Max Crispe Barristers & Solicitors are skilled practitioners and have significant experience in Restraining Order Matters.
We represent clients in all restraining order matters whether as an applicant or respondent. We also represent clients who have breached a restraining order or police order.
Our solicitors aim to resolve matters expediently and, in our clients’ best interest. We have listed the restraining orders currently available in WA.
Family Violence Restraining Order
A Family Violence Restraining Order (FVRO) protects a person from violence, threats of violence or any other behaviour that coerces or controls them or that causes them to be fearful. An FVRO can be obtained against a partner, ex-partner or another family member, such as a brother, sister or child.
Since 25 November 2017, the National Domestic Violence Order Scheme commenced. From this date, every new family violence restraining order and police order will be automatically recognised and enforceable across Australia.
Violence Restraining Order
A Violence Restraining Order (VRO) protects a person from “acts of abuse” by someone other than a family member, which under section 6 of the Restraining Orders Act 1997 (WA) which includes acts such as (but is not limited to): assault, damage to property, and threatening or intimidating behaviour.
The Order takes the form of a document stating who the parties are and what the person who is bound cannot do.
To obtain a VRO you must apply for it in person. However, in some situations where family or domestic violence has occurred, a Police Officer may apply for a Violence Restraining Order (VRO) on your behalf. This will usually result in the issue of a Police Order which has a similar effect to a VRO, but only lasts for 72 hours.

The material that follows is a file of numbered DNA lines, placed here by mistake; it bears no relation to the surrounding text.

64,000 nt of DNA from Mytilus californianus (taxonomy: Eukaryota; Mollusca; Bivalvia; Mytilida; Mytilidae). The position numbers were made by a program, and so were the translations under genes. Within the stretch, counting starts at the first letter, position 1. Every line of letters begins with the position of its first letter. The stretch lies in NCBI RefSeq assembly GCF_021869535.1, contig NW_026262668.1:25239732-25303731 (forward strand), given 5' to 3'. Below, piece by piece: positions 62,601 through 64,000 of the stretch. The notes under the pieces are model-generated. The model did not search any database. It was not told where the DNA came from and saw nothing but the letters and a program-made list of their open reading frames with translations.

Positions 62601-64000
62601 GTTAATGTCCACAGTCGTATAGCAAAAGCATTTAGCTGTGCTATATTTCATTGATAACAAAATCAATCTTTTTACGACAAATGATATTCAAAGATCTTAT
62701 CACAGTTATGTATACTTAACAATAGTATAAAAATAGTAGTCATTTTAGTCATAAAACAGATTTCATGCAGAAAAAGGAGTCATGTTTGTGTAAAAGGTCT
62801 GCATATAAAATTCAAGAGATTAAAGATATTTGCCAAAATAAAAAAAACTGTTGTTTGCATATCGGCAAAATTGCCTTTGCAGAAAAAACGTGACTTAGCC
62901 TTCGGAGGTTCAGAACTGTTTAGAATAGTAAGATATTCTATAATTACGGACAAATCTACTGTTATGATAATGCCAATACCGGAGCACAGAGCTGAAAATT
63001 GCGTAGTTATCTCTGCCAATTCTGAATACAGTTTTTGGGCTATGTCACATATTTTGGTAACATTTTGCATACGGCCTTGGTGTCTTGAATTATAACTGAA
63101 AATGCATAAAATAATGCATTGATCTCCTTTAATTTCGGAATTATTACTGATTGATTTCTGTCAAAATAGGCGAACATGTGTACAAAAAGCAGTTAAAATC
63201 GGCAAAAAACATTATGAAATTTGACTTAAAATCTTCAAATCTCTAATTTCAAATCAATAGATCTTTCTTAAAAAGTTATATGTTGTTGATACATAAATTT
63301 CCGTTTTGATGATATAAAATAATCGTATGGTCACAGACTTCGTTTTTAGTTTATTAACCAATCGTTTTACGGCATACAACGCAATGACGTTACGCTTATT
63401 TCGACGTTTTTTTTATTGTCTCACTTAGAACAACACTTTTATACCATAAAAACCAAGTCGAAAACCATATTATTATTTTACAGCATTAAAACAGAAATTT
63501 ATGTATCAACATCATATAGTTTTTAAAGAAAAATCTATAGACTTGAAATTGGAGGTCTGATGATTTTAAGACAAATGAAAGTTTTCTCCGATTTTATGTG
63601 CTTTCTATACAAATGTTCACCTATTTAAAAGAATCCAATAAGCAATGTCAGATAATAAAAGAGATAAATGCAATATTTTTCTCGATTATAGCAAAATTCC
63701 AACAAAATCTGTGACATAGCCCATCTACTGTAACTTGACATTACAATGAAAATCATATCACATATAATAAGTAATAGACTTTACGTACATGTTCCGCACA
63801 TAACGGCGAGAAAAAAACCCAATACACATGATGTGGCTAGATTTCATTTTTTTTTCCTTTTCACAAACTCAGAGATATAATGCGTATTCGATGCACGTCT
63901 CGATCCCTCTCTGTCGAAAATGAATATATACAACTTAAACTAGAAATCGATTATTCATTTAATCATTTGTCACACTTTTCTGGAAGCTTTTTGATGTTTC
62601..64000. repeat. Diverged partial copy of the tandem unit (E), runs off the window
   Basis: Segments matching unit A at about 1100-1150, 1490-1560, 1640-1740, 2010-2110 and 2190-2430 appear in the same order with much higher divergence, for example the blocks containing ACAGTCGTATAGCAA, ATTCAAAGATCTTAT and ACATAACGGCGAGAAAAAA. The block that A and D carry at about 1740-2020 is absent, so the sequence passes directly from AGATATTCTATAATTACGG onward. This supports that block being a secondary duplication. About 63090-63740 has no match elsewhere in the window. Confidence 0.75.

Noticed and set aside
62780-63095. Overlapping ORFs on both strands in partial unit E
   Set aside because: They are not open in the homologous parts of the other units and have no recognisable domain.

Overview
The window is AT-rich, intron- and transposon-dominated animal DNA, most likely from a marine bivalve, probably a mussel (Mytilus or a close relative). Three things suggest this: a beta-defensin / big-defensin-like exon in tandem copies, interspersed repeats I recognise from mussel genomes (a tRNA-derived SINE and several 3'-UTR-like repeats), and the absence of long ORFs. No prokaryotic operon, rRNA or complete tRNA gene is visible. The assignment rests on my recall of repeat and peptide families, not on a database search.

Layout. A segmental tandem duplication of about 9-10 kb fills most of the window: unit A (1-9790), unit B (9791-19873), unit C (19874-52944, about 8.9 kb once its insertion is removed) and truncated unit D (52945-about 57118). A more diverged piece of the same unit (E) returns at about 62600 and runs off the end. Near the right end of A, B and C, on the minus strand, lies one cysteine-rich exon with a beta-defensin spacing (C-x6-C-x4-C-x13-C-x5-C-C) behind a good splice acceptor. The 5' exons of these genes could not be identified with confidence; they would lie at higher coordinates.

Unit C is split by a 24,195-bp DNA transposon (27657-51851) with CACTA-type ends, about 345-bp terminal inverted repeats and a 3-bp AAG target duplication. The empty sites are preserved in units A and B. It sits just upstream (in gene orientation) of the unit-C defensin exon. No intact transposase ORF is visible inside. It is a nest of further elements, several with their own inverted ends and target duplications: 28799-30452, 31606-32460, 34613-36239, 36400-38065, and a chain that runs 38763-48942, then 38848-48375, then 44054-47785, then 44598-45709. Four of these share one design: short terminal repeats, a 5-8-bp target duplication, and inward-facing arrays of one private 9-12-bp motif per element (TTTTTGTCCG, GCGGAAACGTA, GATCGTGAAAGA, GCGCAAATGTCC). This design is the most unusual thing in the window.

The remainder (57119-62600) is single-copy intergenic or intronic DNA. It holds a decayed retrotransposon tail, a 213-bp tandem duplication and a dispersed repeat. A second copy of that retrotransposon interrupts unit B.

Breaching a police order has the same effect as breaching a FVRO and three breaches can result in imprisonment.
Misconduct Restraining Order
A Misconduct Restraining Order (MRO) can be used in instances where another person’s behaviour towards you falls short of physical violence but still makes you feel intimidated, causes damage to your property or involves a breach of the peace. For example, MRO’s are the most common restraining order used by neighbours.
In such applications, the Court must be convinced that such an Order is necessary. The Court will consider the consequences of the other person’s behaviour on you and balance that against their right (if any) to do those particular acts.
The Court process for a MRO application is similar to that for a VRO. Though unlike a VRO or FVRO, no interim order is granted.
At a Final Order Hearing, the Magistrate can grant a VRO even if the application was for a MRO.